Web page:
How much salt is in the ocean? Revisited

In late 2008, I wrote a very simple post explaining ‘salinity’ and the overall general amount of salt in the ocean. Now, with new data being collected by NASA (in a joint mission with Argentina) using the Aquarius instrument aboard a satellite, Satélite de Aplicaciones Científicas, we are able to more completely understand “How salty is the sea?” The satellite measures  the “brightness temperature” of the top centimeter layer of ocean waters.

June 10, 2012 marked was the one year anniversary this satellite has been in orbit. In the past year many finding have been confirmed using three sensors to collect approximately 3.6 million measurements (300,000 measurements per month)! For instance, 1) the Atlantic ocean is saltier than the Pacific ocean, 2) long rivers are responsible for massive plumes of freshwater that extend far into the sea (e.g., Mississippi River carry lots of freshwater into the Gulf of Mexico, the Kissimmee River, Lake Okeechobee, and the Everglades flowing into the Florida Keys region), and 3) rainfall along the equator’s rainforest create a significantly more diluted ocean than we once previously had envisioned.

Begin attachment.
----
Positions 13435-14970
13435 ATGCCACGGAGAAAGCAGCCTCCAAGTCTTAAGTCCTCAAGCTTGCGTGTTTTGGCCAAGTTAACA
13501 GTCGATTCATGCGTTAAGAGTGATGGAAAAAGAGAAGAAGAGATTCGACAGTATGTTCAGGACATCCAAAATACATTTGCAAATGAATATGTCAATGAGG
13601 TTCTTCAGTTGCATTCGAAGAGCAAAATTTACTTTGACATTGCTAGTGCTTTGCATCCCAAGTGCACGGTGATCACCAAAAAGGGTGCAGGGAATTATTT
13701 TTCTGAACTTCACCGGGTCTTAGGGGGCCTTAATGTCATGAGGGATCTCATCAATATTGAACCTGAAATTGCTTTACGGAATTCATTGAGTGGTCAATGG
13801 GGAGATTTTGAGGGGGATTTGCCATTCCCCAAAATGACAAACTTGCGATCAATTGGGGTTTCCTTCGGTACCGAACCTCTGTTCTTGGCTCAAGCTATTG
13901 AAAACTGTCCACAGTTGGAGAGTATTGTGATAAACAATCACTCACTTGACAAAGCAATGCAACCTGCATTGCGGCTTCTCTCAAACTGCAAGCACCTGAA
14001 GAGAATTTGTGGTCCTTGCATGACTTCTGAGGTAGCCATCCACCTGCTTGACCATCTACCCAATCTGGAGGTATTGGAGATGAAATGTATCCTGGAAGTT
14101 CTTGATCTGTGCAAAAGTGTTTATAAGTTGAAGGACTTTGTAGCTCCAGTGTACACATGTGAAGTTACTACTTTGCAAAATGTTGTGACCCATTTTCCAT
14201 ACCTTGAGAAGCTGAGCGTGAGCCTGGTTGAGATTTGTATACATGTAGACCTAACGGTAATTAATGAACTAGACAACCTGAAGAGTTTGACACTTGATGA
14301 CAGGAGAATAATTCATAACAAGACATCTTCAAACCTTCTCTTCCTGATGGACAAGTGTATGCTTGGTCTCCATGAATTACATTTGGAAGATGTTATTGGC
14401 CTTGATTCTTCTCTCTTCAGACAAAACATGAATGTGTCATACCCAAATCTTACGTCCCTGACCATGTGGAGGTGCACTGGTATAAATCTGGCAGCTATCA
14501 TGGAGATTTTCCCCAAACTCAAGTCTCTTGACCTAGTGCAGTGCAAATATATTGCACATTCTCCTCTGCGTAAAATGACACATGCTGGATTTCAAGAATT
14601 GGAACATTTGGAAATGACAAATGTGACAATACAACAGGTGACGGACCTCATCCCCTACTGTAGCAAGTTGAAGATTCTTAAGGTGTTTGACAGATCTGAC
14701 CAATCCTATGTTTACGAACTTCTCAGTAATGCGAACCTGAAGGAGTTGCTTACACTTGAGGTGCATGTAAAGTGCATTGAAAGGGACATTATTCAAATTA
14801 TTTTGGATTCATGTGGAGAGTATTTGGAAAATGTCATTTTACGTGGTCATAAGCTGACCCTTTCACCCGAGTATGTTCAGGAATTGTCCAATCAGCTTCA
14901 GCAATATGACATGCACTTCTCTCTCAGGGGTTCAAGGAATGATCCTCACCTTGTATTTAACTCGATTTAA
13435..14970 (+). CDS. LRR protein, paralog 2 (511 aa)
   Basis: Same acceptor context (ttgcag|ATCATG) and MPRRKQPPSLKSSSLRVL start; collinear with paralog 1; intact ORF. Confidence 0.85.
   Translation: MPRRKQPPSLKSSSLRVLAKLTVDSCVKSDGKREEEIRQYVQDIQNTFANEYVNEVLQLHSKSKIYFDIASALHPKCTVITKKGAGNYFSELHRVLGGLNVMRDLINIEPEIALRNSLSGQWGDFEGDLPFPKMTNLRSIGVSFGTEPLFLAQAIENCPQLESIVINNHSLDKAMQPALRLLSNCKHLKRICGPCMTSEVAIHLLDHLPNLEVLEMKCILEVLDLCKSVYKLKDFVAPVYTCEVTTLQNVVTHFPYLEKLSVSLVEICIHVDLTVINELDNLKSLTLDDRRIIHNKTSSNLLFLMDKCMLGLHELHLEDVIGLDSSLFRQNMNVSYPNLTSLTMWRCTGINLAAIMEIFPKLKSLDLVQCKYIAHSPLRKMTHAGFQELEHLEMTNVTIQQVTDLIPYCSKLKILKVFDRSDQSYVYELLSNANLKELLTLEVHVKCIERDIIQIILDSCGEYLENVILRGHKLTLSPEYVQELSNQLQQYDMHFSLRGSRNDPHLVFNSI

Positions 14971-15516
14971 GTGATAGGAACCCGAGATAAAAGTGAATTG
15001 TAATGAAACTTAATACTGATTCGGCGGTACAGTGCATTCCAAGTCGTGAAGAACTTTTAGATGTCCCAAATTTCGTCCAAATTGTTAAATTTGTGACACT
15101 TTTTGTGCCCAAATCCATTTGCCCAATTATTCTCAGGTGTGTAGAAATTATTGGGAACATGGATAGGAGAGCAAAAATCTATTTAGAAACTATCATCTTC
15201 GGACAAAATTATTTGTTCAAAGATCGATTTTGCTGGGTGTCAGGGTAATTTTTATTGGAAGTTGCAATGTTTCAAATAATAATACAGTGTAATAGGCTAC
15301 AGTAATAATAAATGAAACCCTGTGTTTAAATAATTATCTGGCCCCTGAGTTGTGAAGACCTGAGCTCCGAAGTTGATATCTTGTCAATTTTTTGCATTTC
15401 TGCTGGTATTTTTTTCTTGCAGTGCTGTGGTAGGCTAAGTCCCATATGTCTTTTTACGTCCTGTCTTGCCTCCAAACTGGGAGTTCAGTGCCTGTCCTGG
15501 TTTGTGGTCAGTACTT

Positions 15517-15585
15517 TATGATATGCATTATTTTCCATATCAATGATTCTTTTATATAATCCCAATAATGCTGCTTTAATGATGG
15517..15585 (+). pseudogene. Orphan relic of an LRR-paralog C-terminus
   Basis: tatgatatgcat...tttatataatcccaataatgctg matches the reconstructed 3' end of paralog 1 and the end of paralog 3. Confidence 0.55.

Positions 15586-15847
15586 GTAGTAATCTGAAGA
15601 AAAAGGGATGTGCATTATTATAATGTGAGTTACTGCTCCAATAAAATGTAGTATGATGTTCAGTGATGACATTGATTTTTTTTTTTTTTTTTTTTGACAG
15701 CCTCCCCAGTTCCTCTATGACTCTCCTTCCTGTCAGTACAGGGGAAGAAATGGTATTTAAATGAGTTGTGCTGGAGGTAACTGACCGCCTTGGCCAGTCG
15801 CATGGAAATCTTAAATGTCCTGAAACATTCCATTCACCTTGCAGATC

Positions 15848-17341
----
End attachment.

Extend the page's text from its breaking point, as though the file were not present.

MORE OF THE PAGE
Trivia question: Can anyone tell me the what you call the body of water where freshwater from rivers mix with the salty ocean water?

Check out the maps of the Saltiness of the Earth’s Ocean from Our Amazing Planet.

How is it I can find some species of fish in fresh and saltwater?

The striped bass is the main piscivore of the LSZ

Striped bass

Some species of fish can regulate their salt tolerance easier than others. For instance, many of the species that call the estuary a nursery or breeding ground can adapt to a wide range of salinity (less than 30 ppt). These animals (or plants) are known as euryhaline. Other animals that cannot tolerate a wide range of salinity are known as stenohaline. Some euryhaline species include striped bass, mummuichug, puffer, shad, herring, and sturgeon.